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Jewellery Insurance

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The roaring comeback of antique jewellery has designers clamouring to create contemporary designs with a vintage feel. From cocktail rings studded with gemstones to Art Nouveau necklaces and bracelets, the vintage look is everywhere.

But what if your antique jewellery is truly antique? How will you protect it from theft or loss? And what about the everyday perils of wearing expensive antique pieces? 

In this article, we first discuss what makes a piece of jewellery antique, and then we dive into the question: how should you insure antique jewellery?

What Makes a Piece of Jewellery ‘Antique’?

Technically speaking, antique jewellery is any piece of jewellery that is about 100 years old or older. Therefore, many Art Deco pieces from the 1920s now qualify as antiques, but they’re the babies of the bunch. 

Other popular antique jewellery styles include Victorian, Art Nouveau, Arts and Crafts and Edwardian.

Victorian (1837-1901)

Queen Victoria reigned for a very long time, so antique dealers usually divide this period into three eras: the Romantic Period (1837-1860), the Grand Period (1861-1880) and the Aesthetic Period (1880-1901).

Romantic

During the Romantic Period, jewellers incorporated motifs from Ancient Greek and Roman mythology into their pieces. For example, Prince Albert gave Queen Victoria a serpent engagement ring.

Grand

But after Prince Albert’s death in 1861, the Queen adopted mourning garb, and fashion followed. Jewellery from the Grand Period focused on jet, onyx and black glass. 

Aesthetic Movement

Later on, the Victorian Aesthetic Movement emphasised a return to refined artistic taste and smaller, lighter jewellery. Women felt less comfortable about flaunting their wealth, and diamonds were considered too much for daytime wear. Instead, they made their appearance in hair accessories at evening events. 

Arts and Crafts (1890-1910)

Arts and Crafts jewellery (1890-1910) marked a rejection of the machinery of the Industrial Revolution. Instead, pieces were entirely handmade using enamel and semi-precious stones. Other hallmarks of the period include simple designs and intricate metalwork.

Art Nouveau (1890-1910)

A short-lived trend, Art Nouveau drew upon designs from nature, such as birds and flowers. Art Nouveau also featured new materials like enamel, moulded glass and ivory, and diamonds took a back seat to agates, garnets and aquamarine. With its elegant, curvy lines and serene compositions, this style became a bedrock for future jewellery trends.

Edwardian (1901-1915)

During the reign of King Edward, jewellery was light and delicate, and diamonds took the spotlight. Edwardian jewellers relied heavily on platinum as a strong foundation for all the precious gemstones nestled in festooning ribbons and floral designs. Emeralds, rubies and sapphires often provided a gorgeous contrast to the diamonds. 

Art Deco (1915-1935)

Blending glamour, luxury and the era’s incredible technological developments, Art Deco was inspired by several contemporary art movements, including Cubism’s geometric forms and Fauvism’s bold colours. This was also a time marked by a new wave of feminism that reinvented women’s styles. Baggy and bright tunic dresses were a perfect backdrop for elaborate earrings and piles of bracelets.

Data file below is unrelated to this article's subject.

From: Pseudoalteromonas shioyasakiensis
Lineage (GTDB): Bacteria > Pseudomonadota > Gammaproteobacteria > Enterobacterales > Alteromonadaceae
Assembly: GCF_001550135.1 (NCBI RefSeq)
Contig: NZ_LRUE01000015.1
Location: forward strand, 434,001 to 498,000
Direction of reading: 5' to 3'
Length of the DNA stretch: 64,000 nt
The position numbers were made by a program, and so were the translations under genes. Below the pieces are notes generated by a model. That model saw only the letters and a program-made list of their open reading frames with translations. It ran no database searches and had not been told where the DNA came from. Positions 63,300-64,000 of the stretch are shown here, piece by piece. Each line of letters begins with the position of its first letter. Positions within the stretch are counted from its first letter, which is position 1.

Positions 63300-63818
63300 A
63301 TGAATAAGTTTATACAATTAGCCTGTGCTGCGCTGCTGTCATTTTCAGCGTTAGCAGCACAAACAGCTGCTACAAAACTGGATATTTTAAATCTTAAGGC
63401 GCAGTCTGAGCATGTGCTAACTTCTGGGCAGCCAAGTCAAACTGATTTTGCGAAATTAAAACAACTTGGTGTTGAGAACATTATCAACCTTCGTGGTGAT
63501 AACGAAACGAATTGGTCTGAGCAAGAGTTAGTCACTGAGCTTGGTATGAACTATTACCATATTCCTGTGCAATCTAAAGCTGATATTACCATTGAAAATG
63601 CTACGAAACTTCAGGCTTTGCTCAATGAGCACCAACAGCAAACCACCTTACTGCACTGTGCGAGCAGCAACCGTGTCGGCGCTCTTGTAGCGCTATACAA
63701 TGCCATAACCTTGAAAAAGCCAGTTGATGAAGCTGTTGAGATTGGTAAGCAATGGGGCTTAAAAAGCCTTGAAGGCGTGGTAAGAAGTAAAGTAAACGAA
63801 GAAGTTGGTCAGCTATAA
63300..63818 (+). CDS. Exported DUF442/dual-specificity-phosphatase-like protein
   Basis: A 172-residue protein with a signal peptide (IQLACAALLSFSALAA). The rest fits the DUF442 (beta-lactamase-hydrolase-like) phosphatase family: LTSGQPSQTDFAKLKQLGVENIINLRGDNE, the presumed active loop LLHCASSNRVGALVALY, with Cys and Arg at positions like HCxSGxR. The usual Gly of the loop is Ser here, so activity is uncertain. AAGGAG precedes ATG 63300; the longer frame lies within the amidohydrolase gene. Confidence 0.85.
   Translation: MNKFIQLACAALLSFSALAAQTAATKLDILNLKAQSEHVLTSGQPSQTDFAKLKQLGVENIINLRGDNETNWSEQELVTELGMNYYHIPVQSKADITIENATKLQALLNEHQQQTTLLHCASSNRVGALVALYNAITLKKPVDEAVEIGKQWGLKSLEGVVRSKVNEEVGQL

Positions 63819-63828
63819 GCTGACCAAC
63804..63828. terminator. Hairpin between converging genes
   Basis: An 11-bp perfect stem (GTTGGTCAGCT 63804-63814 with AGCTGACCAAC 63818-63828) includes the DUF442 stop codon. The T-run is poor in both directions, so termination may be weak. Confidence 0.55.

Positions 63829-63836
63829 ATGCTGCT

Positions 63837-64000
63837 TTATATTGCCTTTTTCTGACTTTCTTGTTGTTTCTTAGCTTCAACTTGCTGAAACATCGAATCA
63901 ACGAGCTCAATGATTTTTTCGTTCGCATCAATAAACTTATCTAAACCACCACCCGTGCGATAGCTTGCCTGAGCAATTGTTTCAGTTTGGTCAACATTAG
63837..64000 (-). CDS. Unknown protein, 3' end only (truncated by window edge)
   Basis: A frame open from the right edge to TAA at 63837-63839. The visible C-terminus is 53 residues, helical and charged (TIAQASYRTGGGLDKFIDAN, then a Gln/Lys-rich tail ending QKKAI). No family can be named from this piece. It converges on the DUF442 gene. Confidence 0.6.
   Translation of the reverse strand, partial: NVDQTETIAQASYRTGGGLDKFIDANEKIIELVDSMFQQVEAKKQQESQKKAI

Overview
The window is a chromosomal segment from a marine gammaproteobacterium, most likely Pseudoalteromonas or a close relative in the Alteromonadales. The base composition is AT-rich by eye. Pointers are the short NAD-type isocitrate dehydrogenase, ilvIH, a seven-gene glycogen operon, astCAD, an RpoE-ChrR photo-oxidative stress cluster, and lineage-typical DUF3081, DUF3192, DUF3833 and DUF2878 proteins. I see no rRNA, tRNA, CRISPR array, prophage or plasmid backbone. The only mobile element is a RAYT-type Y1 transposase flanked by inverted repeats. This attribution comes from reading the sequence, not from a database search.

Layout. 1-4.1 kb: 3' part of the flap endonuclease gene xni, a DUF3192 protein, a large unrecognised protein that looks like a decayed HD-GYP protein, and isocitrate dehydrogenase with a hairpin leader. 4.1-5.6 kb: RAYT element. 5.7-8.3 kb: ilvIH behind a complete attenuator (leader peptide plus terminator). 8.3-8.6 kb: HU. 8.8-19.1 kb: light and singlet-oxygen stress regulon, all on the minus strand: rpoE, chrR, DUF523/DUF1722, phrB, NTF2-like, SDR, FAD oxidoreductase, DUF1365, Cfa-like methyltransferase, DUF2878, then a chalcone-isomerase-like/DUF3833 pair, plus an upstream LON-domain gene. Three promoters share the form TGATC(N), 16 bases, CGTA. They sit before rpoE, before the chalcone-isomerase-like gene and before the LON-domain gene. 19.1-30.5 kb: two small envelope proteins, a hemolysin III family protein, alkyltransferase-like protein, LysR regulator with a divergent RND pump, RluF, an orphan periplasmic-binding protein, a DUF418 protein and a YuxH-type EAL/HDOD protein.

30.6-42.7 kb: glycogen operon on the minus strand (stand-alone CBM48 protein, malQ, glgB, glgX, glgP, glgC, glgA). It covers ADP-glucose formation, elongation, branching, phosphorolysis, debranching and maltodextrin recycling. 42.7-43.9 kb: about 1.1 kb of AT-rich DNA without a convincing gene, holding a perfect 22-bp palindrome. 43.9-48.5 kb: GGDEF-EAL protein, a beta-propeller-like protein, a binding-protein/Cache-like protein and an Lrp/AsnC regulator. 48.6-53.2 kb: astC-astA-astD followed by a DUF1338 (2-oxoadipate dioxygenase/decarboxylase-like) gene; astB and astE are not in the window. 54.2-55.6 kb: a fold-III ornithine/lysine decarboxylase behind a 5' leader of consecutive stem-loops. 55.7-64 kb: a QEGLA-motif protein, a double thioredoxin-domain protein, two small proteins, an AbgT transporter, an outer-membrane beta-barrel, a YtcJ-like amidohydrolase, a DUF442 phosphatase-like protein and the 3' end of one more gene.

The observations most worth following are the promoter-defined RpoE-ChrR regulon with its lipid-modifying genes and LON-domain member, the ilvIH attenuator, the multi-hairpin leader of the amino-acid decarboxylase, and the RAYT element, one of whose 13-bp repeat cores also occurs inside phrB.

How Should I Insure Antique Jewellery?

Antique jewellery requires extra special care. And if you want to extend its life through generations to come, you’ll need specialised jewellery insurance

But how do you go about securing the type of insurance that will thoroughly protect your antique piece?

1. Start with a Quote

The first step is to get a quote for your piece of jewellery. Many people insure their jewellery at the point of purchase. That way, it’s protected right from the moment you walk it out of the store.

But with antique jewellery, you might purchase it at an estate sale, buy it from an antique dealer or maybe even inherit it. So you might not have a recent purchase price or receipt. But don’t worry. Our jewellery experts can provide you with a valuation.

2. Gather Documentation

If you have any documents related to your antique jewellery--receipts, diamond certificates or valuations, for example--make copies of them for the underwriter. These items will help ascertain the amount of insurance necessary for a complete restoration or replacement.

3. We’ll Handle the Rest

We’ll liaise with underwriting and deliver an agreed value policy that allows you to return to your chosen jeweller in the case of a claim. Your policy includes a complimentary annual revaluation, so you’ll always know you have enough cover. Additionally, your insurance remains in force everywhere you go, even while you’re travelling. So you can wear your antique jewellery with confidence and peace of mind. 

Whether you’re wearing an amethyst-and-silver Edwardian filigree necklace or a diamond-and-platinum Art Deco bracelet, you need the kind of insurance that will ensure that beauty’s survival.

To learn more about insuring your antique jewellery, ring us at 1300 882 018, or fill out our quote form online. Our experts will be happy to walk you through the process and answer any questions. Talk soon!

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Engagement Ring Budget Calculator

What you need to save to meet your timeframe and budget is:

This has not taken cut, colour, clarity or carat, your financial situation or your partners taste into account. There are many factors that can reduce or increase the value of an engagement ring.


Not sure where to start?

Speak with one of our Q Certified Jewellers to find out what you can afford, what your partner is looking for and what will financially work best for you.

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